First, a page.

JAMESTOWN, Ky. (June 22, 2012) – The U.S. Army Corps of Engineers Nashville District reached a major milestone here this week at the Wolf Creek Dam Foundation Remediation Project when work crews installed the 433rd and final panel in completing the protective concrete embankment wall. While this wall does not create a water barrier through the dam’s karst limestone foundation, it completes a major stage of construction that is critical to the final stage of construction – the main barrier wall, which is scheduled to be completed by December 2013.
The PCEW is a six-foot wide and up to 230 foot deep concrete wall through the dam’s clay embankment down to top of rock. It extends 3,800 feet along the length of the embankment. Its purpose is to protect the embankment while the main barrier wall is being constructed. The PCEW was one of several complicated components on the project and its safe completion without any major complications is a significant achievement.
Bill DeBruyn, resident engineer, said the entire Wolf Creek team has been working hard to reach this milestone. “They felt a tremendous and well-deserved sense of accomplishment when the last concrete was placed for the PCEW,” he said. “Our contractor continues to work two shifts a day, six days a week in an effort to complete the project as soon as possible.”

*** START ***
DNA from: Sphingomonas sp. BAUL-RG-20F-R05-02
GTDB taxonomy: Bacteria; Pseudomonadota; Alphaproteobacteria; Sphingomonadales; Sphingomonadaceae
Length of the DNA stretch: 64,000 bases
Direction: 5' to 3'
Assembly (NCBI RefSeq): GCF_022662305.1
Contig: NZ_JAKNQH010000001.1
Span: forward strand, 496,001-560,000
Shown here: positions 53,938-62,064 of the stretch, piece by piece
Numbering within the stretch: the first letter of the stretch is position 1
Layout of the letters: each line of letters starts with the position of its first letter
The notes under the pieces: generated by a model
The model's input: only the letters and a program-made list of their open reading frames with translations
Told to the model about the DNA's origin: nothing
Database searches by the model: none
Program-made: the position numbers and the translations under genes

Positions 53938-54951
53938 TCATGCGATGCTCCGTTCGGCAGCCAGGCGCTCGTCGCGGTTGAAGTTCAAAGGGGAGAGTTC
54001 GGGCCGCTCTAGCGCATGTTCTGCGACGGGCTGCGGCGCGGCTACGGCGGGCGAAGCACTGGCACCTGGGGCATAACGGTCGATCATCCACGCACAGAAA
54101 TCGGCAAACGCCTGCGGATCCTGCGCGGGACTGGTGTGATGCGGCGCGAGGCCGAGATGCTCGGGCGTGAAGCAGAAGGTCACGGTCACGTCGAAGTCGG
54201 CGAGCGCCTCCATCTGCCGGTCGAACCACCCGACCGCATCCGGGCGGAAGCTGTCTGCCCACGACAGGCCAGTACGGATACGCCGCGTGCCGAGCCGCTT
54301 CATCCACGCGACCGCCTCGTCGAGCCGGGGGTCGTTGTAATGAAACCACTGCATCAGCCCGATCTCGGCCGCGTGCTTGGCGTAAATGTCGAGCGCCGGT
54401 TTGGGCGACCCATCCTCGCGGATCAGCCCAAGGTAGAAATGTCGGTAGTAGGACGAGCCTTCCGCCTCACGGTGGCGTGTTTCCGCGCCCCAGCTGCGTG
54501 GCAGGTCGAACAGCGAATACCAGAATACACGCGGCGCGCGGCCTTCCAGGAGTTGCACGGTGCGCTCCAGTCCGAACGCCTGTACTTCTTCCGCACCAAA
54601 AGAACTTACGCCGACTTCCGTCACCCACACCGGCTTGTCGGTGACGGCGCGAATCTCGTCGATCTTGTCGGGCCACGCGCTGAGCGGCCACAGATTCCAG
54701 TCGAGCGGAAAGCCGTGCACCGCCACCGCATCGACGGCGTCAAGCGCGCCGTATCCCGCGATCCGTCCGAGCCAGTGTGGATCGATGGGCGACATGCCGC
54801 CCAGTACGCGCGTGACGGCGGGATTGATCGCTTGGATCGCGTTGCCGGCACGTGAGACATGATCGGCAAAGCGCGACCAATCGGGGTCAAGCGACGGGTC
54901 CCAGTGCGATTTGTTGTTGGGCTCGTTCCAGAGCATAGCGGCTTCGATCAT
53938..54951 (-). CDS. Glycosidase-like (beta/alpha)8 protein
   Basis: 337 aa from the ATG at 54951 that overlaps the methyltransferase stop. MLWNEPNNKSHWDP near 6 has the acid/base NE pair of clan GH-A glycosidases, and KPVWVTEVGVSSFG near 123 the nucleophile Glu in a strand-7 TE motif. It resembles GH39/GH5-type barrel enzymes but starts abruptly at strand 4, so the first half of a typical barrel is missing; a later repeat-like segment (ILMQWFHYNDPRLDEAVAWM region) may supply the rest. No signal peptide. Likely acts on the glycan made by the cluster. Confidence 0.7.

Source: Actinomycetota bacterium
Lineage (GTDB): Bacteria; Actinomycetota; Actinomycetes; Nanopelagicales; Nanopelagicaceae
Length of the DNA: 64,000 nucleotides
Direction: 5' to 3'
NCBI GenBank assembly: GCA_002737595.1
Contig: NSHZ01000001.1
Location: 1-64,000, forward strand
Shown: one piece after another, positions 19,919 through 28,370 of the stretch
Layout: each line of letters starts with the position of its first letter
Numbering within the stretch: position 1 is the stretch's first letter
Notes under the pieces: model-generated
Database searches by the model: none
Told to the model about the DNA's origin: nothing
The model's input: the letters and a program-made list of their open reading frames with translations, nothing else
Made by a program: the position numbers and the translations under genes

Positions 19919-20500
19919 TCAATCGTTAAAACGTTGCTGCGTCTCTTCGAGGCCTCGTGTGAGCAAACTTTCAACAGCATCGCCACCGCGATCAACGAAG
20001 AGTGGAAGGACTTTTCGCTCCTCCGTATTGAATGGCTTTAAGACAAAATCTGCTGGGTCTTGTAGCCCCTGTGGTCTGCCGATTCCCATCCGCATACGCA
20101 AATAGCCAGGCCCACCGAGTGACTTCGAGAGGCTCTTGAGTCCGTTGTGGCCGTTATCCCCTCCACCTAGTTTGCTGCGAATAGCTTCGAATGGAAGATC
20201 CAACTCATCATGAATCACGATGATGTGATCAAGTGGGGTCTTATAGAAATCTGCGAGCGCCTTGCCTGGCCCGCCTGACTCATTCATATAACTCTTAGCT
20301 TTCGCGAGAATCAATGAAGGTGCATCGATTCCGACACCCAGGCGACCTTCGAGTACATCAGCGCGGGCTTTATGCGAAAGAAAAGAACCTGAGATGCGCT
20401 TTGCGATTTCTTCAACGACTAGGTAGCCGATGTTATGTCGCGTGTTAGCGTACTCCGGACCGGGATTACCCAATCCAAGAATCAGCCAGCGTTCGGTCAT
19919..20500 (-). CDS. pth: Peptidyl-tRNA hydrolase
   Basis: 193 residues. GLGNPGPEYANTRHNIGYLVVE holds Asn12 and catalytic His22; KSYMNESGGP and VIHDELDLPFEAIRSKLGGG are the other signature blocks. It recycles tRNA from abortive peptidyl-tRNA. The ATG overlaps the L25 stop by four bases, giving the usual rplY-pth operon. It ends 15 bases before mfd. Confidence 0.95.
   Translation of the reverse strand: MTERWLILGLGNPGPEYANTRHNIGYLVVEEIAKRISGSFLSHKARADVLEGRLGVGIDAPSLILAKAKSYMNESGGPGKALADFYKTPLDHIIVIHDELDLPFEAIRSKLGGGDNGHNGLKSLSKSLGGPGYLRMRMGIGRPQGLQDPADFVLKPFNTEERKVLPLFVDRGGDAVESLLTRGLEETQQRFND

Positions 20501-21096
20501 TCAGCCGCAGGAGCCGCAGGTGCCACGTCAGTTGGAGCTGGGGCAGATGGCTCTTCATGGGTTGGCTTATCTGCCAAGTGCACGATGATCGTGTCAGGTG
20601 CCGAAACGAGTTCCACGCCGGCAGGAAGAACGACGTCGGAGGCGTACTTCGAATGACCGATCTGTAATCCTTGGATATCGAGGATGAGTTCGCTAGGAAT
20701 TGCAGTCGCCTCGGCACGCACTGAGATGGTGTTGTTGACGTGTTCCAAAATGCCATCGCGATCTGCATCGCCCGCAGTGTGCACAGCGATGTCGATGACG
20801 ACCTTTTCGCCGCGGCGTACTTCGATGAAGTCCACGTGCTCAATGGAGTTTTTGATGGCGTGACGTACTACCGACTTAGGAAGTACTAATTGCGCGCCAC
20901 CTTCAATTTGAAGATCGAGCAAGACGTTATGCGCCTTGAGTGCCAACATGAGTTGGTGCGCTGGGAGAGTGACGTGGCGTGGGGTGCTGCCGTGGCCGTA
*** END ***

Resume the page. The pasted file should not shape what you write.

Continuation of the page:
The contractor, Treviicos-Soletanche Joint Venture, continues to install the main barrier wall and has completed more than 70 percent of the concrete piles that create it. These piles extend up to 275 feet deep through the embankment and well into the limestone to block openings in the rock. The main barrier wall must be completed before Lake Cumberland can be raised back to its normal levels.
The contractor achieved another milestone this month when it reached 920,000 man-hours without an accident that would cause a worker to miss time on the job. Nashville District officials said a commitment to safety by Treviicos-Soletanche Joint Venture also contributed to timely completion of the PCEW.
The foundation remediation began in 2008 when the Corps took aggressive action to reduce the risk of failure and to effectively cut off seepage through the limestone caused by erosion of the dam’s foundation from water pressure in the reservoir.
The Corps made an emergency decision in 2007 to maintain the lake at elevation 680 feet. Despite lower lake levels that have been maintained during construction, Lake Cumberland is still the third largest lake in Kentucky, and recreation opportunities for fishing, camping, and water sports remain highly accessible.
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